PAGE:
• Broadkill Review

"Laura and Lacey" by Jean Youkers

The most flamboyant and beloved character in the novel Full Moon over Estrogen Island was sophisticated, energetic, and had lived in France. Despite enjoying life as a high school art teacher, Laura LaCoeur (at 50) fantasized about plunging into entrepreneurism and began researching courses in finance, accounting and marketing.


Snow blasted the suburban town that was home to Lacey Devine, author. She was to read from her latest book in the fabulously successful Full Moon series at Barnes and Noble in Center City, Philadelphia. Pacing fitfully from window to thermostat, Lacey worried what the conditions would be when she had to drive home. The temperature was 36 degrees and plummeting steadily. She felt like a weenie to cancel the long-standing engagement yet imagining I-95 with slippery snow gave her heart palpitations. She stood immobilized in her kitchen.


Laura's two years of business courses had prepared her to open a shop featuring whimsical treasures, lingerie and fragrances. It would be a venue for yoga and meditation classes, psychic readings, art exhibits. With a business plan, budget, inventory list, mission statement and logo, all she needed was a site.


Lacey rode Amtrak toward Manhattan for a meeting with her editor. She was uncomfortable on the train where germs were surely crawling over the seats and the greasy magazines. She wrung her hands, careful not to allow an elbow to graze the sleeve of the suspicious-looking man coughing in the seat beside her.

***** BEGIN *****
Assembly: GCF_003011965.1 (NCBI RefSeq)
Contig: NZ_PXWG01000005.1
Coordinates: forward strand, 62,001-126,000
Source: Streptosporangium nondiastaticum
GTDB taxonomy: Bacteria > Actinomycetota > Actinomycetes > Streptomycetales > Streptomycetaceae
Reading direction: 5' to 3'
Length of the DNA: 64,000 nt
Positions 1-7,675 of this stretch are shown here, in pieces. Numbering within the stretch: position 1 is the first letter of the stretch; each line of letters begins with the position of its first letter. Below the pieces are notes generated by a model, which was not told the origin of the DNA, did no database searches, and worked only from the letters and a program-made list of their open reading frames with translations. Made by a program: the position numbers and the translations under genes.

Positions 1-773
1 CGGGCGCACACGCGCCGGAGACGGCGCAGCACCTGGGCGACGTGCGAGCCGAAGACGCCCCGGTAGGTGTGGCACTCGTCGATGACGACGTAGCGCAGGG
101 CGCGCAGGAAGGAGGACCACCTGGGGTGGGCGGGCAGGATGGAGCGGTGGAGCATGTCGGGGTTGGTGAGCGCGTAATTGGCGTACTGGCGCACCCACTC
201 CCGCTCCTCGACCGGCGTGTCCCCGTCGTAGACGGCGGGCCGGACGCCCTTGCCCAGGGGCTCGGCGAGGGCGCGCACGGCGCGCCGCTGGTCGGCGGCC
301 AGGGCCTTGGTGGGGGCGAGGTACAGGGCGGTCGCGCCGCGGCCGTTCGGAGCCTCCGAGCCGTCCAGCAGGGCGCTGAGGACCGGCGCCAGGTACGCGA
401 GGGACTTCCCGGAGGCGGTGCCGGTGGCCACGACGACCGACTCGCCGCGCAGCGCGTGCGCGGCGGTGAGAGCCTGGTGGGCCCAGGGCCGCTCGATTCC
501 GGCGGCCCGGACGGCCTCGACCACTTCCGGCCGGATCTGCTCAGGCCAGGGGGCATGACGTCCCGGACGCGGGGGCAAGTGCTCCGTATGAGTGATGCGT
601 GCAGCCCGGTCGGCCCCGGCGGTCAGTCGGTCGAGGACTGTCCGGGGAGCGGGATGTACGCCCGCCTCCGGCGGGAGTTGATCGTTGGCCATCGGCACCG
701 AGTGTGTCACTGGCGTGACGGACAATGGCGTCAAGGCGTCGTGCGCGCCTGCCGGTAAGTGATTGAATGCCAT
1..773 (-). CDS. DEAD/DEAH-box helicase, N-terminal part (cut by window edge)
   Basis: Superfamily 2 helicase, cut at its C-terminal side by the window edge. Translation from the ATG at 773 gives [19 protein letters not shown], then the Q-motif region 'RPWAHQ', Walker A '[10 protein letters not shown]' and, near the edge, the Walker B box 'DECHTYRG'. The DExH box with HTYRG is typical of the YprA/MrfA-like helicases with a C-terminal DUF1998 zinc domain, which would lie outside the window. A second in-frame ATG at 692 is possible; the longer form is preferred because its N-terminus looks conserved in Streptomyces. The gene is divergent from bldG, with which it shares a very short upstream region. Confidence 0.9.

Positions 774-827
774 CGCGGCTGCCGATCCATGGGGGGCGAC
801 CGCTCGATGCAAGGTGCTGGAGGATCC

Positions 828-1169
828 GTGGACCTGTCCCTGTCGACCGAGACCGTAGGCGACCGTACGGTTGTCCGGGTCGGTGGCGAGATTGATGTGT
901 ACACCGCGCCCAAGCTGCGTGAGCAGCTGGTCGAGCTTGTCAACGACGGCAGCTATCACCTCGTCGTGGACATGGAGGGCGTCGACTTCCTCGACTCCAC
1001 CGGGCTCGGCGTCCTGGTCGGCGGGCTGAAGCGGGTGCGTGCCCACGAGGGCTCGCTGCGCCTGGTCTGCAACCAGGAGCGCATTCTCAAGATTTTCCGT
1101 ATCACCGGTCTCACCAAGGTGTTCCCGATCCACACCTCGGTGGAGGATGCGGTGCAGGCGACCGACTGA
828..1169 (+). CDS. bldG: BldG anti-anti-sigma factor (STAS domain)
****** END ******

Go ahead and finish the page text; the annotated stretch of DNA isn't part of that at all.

Laura installed the For-Sale sign on her front lawn with a flourish. Confident the house would attract a qualified buyer quickly, she planned to make an offer on the quaint building she'd found to house her shop on ground floor, with living quarters above. Her newly-dyed pink hair flared about her head, complementing her cherry blossom tattoo.


Lacey passed the building with multiple bay windows that would become Laura's shop, "Interlude." Grand Opening plans - red roses, sedate music, tasteful refreshments - danced in her head. She wanted to ring the bell, go inside to view the interior through Laura's eyes. But that was out of the question - the current occupants would believe she was insane at worst, intrusive at best.


The motorcycle ride was invigorating. Laura, holding tightly onto her bearded and tattooed boyfriend, Sherman, felt she was soaring along hills and fields. Suddenly a large deer vaulted out and Sherm had to make a quick, skidding turn. Laura was thrown onto her head, suffered irreparable injuries and died in the ambulance, as its siren blared.


Lacey had allowed and encouraged Laura to take risks that she herself would never dare, enjoying it all vicariously. It was jealousy in that final chapter. Waves of regret washed over Lacey. She had killed the character of her own creation and now, she missed Laura terribly. In a panic, she called her editor, begging to replace the final paragraphs, but it was too late. The presses were rolling and Laura with them.

Jean Youkers , from Delaware, has published in

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